Myanmar: Doing business and staying in touch
Doing Business in Myanmar
People in Myanmar tend to dress conservatively and lightweight suits are recommended during the day. Locals may wear a longyi, a traditional skirt-like garment (they are worn by men and women, with different types of pattern).
Most commercial business transactions will be conducted in English. Business cards in Burmese script can be useful, and should be given and received with two hands.
While rich in natural resources, Myanmar's development has been hindered by its politics. Decades of cronyism and corruption mean that a small elite has become exceptionally wealthy at the expense of the vast majority, with many people living in extreme poverty. The largest single sector is traditional agriculture, mainly livestock and fishing. Teak wood is the country's other main export, much of it felled and traded illegally.
Myanmar has significant deposits of tin, copper, zinc, gemstones, silver, oil and coal: commercial exploitation provides some income, with several mining projects, some of them very controversial, being carried out in association with Chinese companies. Further significant sources of revenue include opium trafficking and gemstone mining, both of which were largely controlled by the military government and used to finance substantial arms purchases (required since the authorities have been engaged in civil war against various ethnic minority groups since independence). Although the government inaugurated in 2016 is nominally civilian, many of the same people are still in charge and the same cronies continue to enrich themselves.
There are few reliable economic statistics for Myanmar; the government has long reported growth as significantly higher than international estimates and understated the black market. After years of political isolation, however, Myanmar became a member of ASEAN in July 1997. Economic change accelerated in June 2012 when, in response to political reforms and the release of many political prisoners, the EU and US dropped many of their sanctions against trade with Myanmar.
The result is that many potential investors, who until recently may have been deterred by the government's appalling human rights record, are now looking to make a profit in Myanmar. In the meantime the army continues to deal brutally with ethnic minorities in the north of the country, and it remains to be seen whether the recent political reforms after the 2015 democratic elections are fleeting or deeply rooted.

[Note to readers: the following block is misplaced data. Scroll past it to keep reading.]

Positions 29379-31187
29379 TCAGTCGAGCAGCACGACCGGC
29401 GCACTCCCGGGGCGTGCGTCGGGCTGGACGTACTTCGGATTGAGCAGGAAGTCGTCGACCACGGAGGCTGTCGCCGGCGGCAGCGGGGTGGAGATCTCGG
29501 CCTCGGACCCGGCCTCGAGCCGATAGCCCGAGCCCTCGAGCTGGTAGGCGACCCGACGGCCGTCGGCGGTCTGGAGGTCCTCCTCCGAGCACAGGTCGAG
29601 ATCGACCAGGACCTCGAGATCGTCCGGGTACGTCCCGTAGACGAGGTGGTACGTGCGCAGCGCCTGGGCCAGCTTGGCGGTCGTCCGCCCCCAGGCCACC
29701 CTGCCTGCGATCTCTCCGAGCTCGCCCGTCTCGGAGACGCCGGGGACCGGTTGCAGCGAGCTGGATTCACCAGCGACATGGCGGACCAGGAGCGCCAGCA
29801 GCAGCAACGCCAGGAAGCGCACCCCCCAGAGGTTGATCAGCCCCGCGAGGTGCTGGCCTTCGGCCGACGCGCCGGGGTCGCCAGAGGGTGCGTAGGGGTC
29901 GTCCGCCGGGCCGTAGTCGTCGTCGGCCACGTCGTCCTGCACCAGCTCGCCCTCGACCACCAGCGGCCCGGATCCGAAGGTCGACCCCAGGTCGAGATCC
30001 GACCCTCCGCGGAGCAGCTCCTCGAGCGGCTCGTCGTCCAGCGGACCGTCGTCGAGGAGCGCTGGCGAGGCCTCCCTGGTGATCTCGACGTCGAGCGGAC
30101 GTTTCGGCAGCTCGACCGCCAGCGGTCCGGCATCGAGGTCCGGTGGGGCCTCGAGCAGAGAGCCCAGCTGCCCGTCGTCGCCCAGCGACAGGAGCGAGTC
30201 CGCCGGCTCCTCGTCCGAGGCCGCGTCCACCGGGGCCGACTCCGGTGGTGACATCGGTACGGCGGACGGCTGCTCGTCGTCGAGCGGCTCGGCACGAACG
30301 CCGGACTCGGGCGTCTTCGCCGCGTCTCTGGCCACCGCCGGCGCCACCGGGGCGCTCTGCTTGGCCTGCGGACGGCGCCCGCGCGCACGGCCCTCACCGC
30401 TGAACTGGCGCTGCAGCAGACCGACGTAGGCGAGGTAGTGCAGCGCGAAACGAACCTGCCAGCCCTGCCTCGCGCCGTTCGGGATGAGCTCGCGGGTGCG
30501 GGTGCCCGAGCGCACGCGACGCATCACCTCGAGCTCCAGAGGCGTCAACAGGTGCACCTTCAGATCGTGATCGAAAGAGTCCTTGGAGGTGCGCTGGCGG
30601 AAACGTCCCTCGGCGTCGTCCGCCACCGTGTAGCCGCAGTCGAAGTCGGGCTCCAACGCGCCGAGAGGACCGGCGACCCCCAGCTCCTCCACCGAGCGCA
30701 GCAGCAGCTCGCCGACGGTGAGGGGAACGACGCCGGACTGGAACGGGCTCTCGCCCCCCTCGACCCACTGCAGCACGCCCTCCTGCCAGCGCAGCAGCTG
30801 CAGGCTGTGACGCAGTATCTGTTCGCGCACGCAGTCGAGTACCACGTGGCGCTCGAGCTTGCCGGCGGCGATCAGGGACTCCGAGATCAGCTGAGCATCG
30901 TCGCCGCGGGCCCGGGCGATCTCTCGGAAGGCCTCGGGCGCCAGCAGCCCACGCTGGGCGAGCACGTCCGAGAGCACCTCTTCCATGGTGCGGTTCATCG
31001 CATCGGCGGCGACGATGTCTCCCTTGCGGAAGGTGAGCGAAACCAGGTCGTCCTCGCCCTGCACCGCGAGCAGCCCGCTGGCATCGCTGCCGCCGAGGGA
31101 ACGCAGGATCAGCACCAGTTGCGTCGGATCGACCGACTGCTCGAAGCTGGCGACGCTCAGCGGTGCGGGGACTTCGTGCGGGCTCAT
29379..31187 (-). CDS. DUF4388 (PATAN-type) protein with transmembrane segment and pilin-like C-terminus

US$67.40 billion (2016).
Natural gas, wood products, agricultural products and marine products.
Fabric, petroleum products, fertiliser, plastics and machinery.
Main trading partners
Thailand, China (PR),India, Singapore and Japan.
Keeping in Touch in Myanmar
International calls are best made using a VOIP service such as Skype at an internet café, although that is dependent on getting a usable connection. Otherwise, it’s possible to make international calls from some hotels (at inflated prices), at public call offices (try asking in post offices) or at the small private call centres found either in the street or in shop. These often just consist of a telephone on a counter.
International roaming is only just being developed in Myanmar, and only works with a limited range of providers so it should not be relied upon. Visitors can either hire a standard local SIM card from the airport, or buy a special SIM card which lasts for a month and cannot be topped up even during that time. The latter costs around $24 and comes with $20 in credit. It’s theoretically possible, if expensive, to make international calls using these SIM cards.
Internet censorship is now much reduced and there are internet cafes in most towns; many hotels and guesthouses, particularly at mid-range and above, offer Wi-Fi. Wherever you connect, however, the service tends to be slow and unreliable. It is possible to access all major webmail services.
The government has reduced the degree of media censorship compared to the days of the military junta, when radio, television and newspapers were all merely government mouthpieces. Nevertheless, most media organisations are still either completely or partly owned by the state, and the regular Reporters Without Borders report on press freedom still ranks Myanmar within the bottom few countries in the world.
All broadcast media stations are state-run, and local people have long turned to foreign radio stations for more accurate news about their own country. This includes the Democratic Voice of Burma (DVB). The station's video journalists (VJs) are known for their bravery when filming in the country – something which can be witnessed in the award-winning documentary Burma VJ.
For decades, daily newspapers have been state-controlled and heavy with propaganda, including the English-language New Light of Myanmar and Myanmar Times. In 2013 the government started providing licences for private companies to publish daily newspapers.
Service to Europe is unreliable and can take a very long time. To ensure despatch, it is advisable to go to the post office personally. Important letters and parcels can be sent through EMS (Express Mail Service) for which there are counters at major post offices.Post Office hours
Typically, Mon-Fri 0930-1630, sometimes Saturday mornings.